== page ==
Except for the LIDAR imagery, this isn’t super high-tech stuff. In fact, it could be right out of a high school science fair. A one-meter long  galvanized metal pipe with an instrument head made out of plastic sewer pipe. Simple, yet revolutionary.

“It’s Sputnik!” Corina Cerovski-Darriau explains how a tipping bucket rain gauge works. No single instrument in the package is extraordinary, but their combined data is enough to inform geoscientists when conditions are tipping toward landslides. (KCAW photo/Robert Woolsey)

KCAW – That is like Sputnik!

Corina Cerovski-Darriau (USGS geologist) – This is a tipping bucket rain gauge. This will sit on top here, the water will come through the top, and when the water fills up this bucket enough, just like a teeter-totter see-saw it will dump a set amount. So each one of these is .01 inches of rain. The sensor counts how many times it has hit either side, and we can add up how much rain there’s been.

The instrument package measures moisture levels down to a meter below the surface, air pressure, and temperature — these things have been around for years. But the wireless technology that lets them communicate is new. The scientists call it “The Internet of Things.” It might be your refrigerator, or your doorbell, talking to something with a brain, perhaps your smartphone. In Sitka, the data will be sent to devices at the Forest Service headquarters, and to the Sitka Firehall.

The brain, however, is us. The residents of Sitka.

“We’re going to build what are called decision support tools,” said Rob Lempert, a Nobel Laureate at the Rand Corporation, and an expert on community risk. “Essentially a map of the town with little slider bars that people can sit in meetings and pull and look at some of these design choices and see colors on the map, and get a sense of what’s the risk of spending the night in a shelter needlessly versus being in a situation where a landslide happens that there’s no warning.”

Sitkans have already created informal warning systems around social networks. “The Sitka Bear Report” alerts Facebook users to the activity of brown bears around town. Over 4,400 people follow the page.

Lempert is one of the co-leads of this $2.1 million-dollar experiment (funded by a National Science Foundation “Smart and Connected Communities” grant).  The Sitka landslide warning system is a unique marriage of meteorology, geoscience, and social science. In short, Sitkans will have a part in deciding how and when to heed a warning of a potential landslide — and use their existing social networks to spread the warning. Picture “The Sitka Bear Report” — a Facebook page with over 4,000 members noting where and when they’ve seen bears — for landslides.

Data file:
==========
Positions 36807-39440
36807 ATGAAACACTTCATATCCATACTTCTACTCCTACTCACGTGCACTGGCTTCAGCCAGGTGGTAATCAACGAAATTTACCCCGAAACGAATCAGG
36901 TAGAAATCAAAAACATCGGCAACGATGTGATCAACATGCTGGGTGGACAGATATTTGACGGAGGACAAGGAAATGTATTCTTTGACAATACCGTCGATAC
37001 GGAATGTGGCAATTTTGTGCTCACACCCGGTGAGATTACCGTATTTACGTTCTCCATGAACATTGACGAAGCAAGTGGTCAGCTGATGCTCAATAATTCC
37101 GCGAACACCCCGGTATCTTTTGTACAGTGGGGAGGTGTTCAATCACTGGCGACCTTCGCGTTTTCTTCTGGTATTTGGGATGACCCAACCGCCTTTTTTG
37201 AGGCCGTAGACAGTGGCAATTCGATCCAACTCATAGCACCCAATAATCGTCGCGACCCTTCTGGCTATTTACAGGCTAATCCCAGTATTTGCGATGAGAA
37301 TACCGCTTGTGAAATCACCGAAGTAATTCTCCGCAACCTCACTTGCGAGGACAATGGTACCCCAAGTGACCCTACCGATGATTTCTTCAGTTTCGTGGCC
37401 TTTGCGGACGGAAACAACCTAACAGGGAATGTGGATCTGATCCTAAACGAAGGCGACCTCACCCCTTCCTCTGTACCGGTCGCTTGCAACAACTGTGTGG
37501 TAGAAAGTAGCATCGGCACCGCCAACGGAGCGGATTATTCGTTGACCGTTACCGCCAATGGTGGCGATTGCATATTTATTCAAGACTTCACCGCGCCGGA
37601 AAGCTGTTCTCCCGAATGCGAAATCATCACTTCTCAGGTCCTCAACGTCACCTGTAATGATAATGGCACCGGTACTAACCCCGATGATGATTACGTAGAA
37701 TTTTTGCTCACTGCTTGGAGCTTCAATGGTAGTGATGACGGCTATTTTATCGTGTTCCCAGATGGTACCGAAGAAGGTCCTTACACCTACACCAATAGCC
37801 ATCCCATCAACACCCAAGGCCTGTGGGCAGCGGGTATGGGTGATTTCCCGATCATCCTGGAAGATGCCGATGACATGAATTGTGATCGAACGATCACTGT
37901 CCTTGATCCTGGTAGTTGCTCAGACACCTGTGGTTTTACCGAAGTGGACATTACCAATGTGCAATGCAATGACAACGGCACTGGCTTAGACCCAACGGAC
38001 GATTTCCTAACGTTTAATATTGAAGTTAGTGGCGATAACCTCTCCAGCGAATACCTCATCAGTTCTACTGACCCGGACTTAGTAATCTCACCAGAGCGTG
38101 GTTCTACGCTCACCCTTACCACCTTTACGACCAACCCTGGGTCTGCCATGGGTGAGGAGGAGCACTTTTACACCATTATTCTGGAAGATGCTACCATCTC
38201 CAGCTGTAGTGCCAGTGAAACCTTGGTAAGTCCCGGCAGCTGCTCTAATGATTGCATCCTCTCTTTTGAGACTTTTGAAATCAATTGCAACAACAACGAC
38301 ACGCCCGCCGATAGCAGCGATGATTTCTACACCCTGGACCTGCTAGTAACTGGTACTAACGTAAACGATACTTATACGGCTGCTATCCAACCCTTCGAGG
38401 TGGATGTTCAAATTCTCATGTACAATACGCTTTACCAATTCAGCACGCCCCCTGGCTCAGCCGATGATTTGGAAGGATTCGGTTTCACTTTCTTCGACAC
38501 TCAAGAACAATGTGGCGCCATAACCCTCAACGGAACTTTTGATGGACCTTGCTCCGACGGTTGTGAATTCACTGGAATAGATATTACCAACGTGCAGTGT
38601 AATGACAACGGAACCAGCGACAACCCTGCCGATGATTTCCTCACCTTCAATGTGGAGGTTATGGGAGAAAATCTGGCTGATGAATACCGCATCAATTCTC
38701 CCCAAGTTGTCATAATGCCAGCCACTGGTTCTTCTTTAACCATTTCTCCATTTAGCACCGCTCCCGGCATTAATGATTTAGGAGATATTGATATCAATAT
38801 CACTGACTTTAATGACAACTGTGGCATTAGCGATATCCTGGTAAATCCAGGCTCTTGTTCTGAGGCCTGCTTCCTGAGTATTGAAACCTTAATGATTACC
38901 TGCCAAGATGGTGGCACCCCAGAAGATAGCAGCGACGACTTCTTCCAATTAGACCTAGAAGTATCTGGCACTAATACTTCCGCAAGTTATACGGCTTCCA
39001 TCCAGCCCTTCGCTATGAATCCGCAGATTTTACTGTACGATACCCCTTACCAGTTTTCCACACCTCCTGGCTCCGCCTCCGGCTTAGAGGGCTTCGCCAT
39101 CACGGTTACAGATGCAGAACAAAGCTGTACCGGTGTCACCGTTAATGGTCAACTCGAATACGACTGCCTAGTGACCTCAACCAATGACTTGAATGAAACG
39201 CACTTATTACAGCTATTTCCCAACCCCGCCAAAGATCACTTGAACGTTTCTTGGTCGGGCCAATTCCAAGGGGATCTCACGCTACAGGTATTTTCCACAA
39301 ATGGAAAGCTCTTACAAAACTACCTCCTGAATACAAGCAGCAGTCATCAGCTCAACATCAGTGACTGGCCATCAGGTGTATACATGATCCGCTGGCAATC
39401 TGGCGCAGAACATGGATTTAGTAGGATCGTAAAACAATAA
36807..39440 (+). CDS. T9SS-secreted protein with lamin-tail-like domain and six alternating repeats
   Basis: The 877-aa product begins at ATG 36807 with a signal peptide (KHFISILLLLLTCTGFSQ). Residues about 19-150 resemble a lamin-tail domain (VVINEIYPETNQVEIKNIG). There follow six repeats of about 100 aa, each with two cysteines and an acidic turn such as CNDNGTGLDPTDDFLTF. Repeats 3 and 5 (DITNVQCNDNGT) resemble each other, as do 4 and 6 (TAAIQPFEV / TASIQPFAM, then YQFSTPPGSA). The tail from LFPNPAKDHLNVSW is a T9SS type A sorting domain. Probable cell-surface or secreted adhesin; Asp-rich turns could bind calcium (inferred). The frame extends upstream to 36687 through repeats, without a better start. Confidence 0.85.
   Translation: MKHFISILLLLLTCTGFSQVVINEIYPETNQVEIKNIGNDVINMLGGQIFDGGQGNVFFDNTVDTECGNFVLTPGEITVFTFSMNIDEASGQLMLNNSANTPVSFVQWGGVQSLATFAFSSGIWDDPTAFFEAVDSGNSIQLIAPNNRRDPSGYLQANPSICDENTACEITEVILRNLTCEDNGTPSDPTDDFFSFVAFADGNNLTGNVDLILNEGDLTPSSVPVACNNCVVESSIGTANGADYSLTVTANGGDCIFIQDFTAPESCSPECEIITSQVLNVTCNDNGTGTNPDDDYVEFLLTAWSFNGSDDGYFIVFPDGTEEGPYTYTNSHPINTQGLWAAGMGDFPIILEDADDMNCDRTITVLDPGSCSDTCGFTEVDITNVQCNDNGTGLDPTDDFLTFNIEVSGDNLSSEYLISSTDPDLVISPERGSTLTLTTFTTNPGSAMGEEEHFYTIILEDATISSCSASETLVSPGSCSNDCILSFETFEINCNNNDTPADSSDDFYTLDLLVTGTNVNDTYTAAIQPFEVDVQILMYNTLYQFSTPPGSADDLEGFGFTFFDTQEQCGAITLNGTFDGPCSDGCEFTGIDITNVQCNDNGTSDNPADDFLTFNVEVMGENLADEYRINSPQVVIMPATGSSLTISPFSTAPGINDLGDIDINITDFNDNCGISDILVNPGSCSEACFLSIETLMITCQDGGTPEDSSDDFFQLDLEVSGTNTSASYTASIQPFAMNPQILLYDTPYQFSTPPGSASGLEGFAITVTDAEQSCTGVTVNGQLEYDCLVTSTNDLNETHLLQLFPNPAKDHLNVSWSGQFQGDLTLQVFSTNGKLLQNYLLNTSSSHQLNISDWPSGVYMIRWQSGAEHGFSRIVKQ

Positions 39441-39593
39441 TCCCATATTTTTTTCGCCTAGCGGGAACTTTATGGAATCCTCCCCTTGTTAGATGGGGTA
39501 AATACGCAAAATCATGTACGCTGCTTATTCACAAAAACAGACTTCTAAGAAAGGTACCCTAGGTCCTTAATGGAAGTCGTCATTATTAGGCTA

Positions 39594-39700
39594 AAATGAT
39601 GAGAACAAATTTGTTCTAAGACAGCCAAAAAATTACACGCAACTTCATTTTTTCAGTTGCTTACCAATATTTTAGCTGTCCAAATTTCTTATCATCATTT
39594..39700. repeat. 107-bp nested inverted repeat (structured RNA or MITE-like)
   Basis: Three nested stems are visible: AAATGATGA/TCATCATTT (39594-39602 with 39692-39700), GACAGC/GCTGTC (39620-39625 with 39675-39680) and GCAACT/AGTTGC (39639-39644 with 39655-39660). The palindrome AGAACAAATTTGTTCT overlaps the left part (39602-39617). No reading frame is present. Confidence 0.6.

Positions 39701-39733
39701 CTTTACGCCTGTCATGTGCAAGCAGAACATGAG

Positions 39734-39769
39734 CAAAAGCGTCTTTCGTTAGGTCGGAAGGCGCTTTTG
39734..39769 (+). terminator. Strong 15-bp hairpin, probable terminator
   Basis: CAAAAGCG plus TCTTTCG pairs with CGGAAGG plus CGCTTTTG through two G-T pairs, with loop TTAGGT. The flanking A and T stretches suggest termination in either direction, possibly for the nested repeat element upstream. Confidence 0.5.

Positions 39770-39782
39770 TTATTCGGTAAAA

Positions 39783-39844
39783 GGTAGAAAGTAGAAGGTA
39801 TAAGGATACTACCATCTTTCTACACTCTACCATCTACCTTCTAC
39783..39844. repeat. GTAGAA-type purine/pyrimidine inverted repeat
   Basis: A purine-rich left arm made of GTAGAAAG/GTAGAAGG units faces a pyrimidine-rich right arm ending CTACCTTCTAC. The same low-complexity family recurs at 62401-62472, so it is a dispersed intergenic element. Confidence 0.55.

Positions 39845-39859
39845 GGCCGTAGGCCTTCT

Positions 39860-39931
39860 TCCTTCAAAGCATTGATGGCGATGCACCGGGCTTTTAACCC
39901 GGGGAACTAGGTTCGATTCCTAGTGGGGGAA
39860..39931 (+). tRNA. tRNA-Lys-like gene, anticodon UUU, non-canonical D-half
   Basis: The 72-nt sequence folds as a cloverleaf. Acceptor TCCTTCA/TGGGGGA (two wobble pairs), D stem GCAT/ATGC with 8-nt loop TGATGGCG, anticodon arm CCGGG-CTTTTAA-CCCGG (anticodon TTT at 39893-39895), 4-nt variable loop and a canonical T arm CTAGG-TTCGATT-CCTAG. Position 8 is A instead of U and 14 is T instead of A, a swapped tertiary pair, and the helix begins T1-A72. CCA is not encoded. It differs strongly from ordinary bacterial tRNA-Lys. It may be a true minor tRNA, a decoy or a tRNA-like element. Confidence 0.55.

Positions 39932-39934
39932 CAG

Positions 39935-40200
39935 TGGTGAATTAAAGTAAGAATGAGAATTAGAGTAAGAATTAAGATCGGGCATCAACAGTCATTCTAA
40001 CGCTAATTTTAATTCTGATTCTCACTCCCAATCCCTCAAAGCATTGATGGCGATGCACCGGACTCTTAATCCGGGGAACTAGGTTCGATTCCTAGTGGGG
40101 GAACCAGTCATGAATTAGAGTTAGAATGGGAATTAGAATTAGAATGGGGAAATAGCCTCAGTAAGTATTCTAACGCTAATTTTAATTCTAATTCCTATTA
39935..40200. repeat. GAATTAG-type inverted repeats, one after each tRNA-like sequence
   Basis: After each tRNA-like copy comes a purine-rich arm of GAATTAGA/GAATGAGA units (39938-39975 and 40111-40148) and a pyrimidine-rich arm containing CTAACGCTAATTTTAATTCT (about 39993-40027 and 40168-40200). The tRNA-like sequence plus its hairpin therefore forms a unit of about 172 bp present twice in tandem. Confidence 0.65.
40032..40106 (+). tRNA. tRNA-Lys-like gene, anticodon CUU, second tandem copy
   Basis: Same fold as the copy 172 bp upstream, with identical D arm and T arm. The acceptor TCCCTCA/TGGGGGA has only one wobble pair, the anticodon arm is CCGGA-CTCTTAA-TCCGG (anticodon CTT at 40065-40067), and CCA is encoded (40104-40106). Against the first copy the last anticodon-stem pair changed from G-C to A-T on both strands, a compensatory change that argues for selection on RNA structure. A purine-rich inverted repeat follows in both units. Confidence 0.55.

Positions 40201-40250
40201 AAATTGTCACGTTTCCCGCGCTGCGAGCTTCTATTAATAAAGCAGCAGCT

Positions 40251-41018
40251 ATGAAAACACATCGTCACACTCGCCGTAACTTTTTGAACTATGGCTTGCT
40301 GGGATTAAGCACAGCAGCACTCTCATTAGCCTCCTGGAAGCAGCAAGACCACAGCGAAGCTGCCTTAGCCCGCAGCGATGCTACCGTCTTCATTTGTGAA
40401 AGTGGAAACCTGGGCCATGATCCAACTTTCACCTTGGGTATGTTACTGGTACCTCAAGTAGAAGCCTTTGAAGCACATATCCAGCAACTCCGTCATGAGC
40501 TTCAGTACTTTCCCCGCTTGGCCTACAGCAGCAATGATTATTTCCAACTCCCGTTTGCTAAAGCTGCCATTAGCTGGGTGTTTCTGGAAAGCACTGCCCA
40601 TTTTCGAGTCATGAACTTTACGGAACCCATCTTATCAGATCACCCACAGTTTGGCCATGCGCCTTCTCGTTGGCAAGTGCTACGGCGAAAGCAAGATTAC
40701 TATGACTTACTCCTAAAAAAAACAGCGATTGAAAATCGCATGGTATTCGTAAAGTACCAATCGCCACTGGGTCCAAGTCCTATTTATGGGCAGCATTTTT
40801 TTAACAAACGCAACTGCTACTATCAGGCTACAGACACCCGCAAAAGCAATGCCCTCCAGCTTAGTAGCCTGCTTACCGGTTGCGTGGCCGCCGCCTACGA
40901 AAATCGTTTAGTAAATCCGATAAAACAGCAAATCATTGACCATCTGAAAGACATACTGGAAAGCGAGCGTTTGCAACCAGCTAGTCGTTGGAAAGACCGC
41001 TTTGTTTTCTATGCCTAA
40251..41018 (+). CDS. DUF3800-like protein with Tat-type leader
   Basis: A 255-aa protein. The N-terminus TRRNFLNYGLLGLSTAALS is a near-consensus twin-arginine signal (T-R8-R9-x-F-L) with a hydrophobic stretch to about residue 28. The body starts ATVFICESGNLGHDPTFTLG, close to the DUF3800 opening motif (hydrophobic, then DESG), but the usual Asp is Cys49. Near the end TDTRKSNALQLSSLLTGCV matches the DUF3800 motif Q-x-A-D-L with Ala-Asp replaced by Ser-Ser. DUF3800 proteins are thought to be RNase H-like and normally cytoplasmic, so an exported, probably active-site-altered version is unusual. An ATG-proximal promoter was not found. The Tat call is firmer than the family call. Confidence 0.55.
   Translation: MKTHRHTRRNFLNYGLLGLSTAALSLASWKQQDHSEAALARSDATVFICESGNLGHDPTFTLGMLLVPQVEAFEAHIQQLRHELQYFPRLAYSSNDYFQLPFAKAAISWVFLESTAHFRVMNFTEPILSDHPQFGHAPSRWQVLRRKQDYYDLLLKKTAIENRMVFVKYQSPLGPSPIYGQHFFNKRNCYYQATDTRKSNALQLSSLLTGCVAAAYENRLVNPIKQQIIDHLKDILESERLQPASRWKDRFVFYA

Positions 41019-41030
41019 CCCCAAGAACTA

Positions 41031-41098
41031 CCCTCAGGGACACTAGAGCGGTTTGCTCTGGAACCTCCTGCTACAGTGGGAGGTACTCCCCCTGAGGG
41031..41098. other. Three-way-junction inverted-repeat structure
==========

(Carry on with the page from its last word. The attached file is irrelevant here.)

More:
“No warning system is perfect,” said Lempert. “There is a balance between failed alarms — meaning a landslide occurred you didn’t warn of — or false alarms, meaning you warn of a landslide that doesn’t happen.”

For a community that doesn’t hesitate to roll out of bed and head to high ground at the sound of a tsunami siren, building a landslide warning system that gives users a role in decision-making is novel, to say the least. But the tools and technology for this project didn’t exist even 10 years ago. And with changing weather patterns, landslides have eclipsed tsunamis as a more frequent threat in Sitka. Are we supposed to run from the hills every time it rains? This system in theory will give Sitkans — and people in any landslide-prone environment — some peace of mind.

“We wouldn’t be here if we didn’t think we were going to make a difference,” said Josh Roering, a professor at the University of Oregon, and teacher and mentor to most of the members of the geoscience team on this mountain. He doesn’t think predicting the exact timing of a landslide will ever be possible.

“But what we will be able to do is provide that real time information to people that conditions are approaching levels that might be associated with debris flow,” said Roering. “If we can provide that information to Sitkans we would be very hopeful that it can lead to the safety of the community.”

Annette Patton takes a turn at the shovel, while installing the sensor on Gavan Hill. Patton and Orland (l.) are graduate students of Prof. Josh Roering at the University of Oregon. Geologists Ben Mirus (c.) and Corina Cerovski-Darriau are both former students. They all share Roering’s belief that this system — when it’s fully developed — will help avert tragedy. “We wouldn’t be here if we didn’t think we could make a difference,” said Roering. (KCAW photo/Robert Woolsey)

KCAW – Where are the other two sensors?

Annette Patton – There’s one on Harbor Mountain, a little bit east of the parking lot, and one on Mt. Verstovia, off of one of the switchbacks going up to the ridge…

Where the Space Age meets the harware store: The sensor in place on Gavan Hill. Its job is not to detect movement, but — in the words of project leader Josh Roering — “to provide real time information to people that conditions are approaching levels that might be associated with debris flow.” (KCAW photo/Robert Woolsey)

If these three prototypes prove successful, there are plans to install more above Sitka — and to export this unique landslide warning technology to other communities. There’s no chance that it will avert disaster, but it may help avert tragedy.